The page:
happy accident for the photographer.
                                                                                              - Jim in the PNW


Randy Hees
 

The last use of the “Government” railroad connecting the UP at Boulder City to the top of the dam was 1961.  The line was removed in 1963.  The cable hoist is still in place and used to lower heavy equipment down to the power house.  That equipment now arrives via heavy haul truck.

 The last car delivered (and retrieved soon after) was a tank car of mineral oil to fill a transformer.

 

The dam has 17 vertical shaft turbines, each powering a generator, plus two Pelton wheels which are used to make “in-house” power.  At the time the dam was built there was not yet a need or a way to transport all the power the dam could produce, so not all generators were installed.  The final generator was installed in 1961.

 

The Government Railroad was 10 miles long, running from the Union Pacific “Transfer” yard at Boulder City, down grades of as much as 4% down to approximately the elevation of the top of the dam, then along the canyon wall via 5 tunnels to the top of the dam.  Equipment consisted of a 30 ton Davenport gas/mechanical (preserved at the Nevada State Railroad Museum, Boulder City) and a 80 ton whitcomb, built at the end of WWII for European service, having a close clearance cab.

 

The Six Companies construction railroad came off of the Government railroad between 1930 and 1933 or so… it was removed before the dam was completed as water started to be impounded.  It operated a significant fleet of ex Union Pacific 2-8-0s and 2-8-2’s as well as a former Tonopah & Tidewater 4-6-0, several shays and at least 4 Plymouth gasoline locomotives.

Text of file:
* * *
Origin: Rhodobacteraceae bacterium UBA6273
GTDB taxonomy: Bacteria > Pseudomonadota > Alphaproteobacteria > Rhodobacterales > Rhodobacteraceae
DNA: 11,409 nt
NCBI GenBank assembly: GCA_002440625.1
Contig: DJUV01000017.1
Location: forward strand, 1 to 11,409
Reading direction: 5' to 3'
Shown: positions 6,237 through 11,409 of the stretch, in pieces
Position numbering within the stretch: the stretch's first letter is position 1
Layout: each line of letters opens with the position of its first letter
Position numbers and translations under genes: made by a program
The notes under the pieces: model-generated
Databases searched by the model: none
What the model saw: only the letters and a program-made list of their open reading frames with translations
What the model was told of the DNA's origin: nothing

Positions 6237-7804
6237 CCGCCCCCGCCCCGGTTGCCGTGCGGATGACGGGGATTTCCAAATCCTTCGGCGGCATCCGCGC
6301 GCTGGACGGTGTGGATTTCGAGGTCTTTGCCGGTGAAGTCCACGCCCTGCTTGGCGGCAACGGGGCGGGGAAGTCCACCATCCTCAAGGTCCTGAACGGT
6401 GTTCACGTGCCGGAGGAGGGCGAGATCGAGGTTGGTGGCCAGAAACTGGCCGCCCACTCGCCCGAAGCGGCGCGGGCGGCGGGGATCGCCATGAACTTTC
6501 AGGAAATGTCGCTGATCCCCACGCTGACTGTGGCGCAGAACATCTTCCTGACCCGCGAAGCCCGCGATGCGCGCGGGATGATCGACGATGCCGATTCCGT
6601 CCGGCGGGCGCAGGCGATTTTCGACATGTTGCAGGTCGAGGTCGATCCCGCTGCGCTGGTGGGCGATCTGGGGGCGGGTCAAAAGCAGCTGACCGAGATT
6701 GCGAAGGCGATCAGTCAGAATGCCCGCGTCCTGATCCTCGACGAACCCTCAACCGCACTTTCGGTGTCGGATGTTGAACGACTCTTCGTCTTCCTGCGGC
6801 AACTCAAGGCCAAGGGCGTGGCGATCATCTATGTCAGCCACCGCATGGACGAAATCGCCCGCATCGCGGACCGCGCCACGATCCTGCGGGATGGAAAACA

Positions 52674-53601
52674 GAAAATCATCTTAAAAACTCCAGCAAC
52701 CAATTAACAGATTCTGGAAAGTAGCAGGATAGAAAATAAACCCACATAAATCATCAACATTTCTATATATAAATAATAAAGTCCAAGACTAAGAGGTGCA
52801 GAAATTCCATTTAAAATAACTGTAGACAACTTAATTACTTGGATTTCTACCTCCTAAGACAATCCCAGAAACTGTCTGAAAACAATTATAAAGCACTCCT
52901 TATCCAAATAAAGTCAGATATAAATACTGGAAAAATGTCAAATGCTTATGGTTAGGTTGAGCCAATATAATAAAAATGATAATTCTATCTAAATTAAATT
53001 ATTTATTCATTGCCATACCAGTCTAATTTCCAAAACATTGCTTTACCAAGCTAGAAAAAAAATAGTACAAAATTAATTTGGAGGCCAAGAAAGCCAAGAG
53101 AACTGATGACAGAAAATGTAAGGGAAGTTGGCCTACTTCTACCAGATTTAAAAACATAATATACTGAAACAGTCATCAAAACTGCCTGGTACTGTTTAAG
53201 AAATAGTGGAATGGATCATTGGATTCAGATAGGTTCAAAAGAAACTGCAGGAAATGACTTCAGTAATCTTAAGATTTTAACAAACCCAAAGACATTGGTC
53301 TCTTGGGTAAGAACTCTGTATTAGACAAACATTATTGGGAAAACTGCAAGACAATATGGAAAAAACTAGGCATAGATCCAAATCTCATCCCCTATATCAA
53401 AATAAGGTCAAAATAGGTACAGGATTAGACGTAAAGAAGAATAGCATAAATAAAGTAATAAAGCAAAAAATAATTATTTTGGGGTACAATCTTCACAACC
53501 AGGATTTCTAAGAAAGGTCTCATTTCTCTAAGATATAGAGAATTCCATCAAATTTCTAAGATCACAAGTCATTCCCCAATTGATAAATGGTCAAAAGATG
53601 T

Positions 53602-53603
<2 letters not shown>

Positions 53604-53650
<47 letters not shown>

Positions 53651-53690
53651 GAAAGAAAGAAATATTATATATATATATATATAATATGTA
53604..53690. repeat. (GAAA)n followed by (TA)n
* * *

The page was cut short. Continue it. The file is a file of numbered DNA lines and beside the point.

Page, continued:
The lower portion of the Government railroad is now a hiking trail… it passes through 5 tunnels, hence its name, the Tunnel Trail.

 

 Randy Hees

 

(retired) Director Nevada State Railroad Museum, Boulder City


Tim O'Connor
 


One of the more unusual loads...

Also during much of the construction period the river bed at the dam was completely dry, so vehicles
and equipment could be located there.


On 6/11/2022 12:45 PM, Bob Chaparro via groups.io wrote:

Photos: Boxcar Being Lowered At Hoover Dam (Circa 1931-1935)

Photos from the University of Nevada, Las Vegas

https://special.library.unlv.edu/ark:/62930/d1bz10

https://special.library.unlv.edu/ark:/62930/d1qj65

Photos can be enlarged.

Bob Chaparro



--
Tim O'Connor
Sterling, Massachusetts


 

That’s a big “nope” for me!

 

 

Thanks!
--

Brian Ehni

 

 

From: <main@RealSTMFC.groups.io> on behalf of Tim O'Connor <timboconnor@...>
Reply-To: <main@RealSTMFC.groups.io>
Date: Sunday, June 12, 2022 at 11:23 AM
To: <main@RealSTMFC.groups.io>
Subject: Re: [RealSTMFC] Photos: Boxcar Being Lowered At Hoover Dam (Circa 1931-1935)

 


One of the more unusual loads...

Also during much of the construction period the river bed at the dam was completely dry, so vehicles
and equipment could be located there.


On 6/11/2022 12:45 PM, Bob Chaparro via groups.io wrote:

Photos: Boxcar Being Lowered At Hoover Dam (Circa 1931-1935)

Photos from the University of Nevada, Las Vegas

https://special.library.unlv.edu/ark:/62930/d1bz10

https://special.library.unlv.edu/ark:/62930/d1qj65

Photos can be enlarged.

Bob Chaparro

 


--
Tim O'Connor
Sterling, Massachusetts


David Wiggs
 

It was previously commented on that the rectangular lifting platform might fit into the rectangular cut in the floor below and I certainly believe that.  If you look closely, you can see that two rails in the concrete would line up with the two rails on the platform, and those connect with a track close by.

davo in Orlando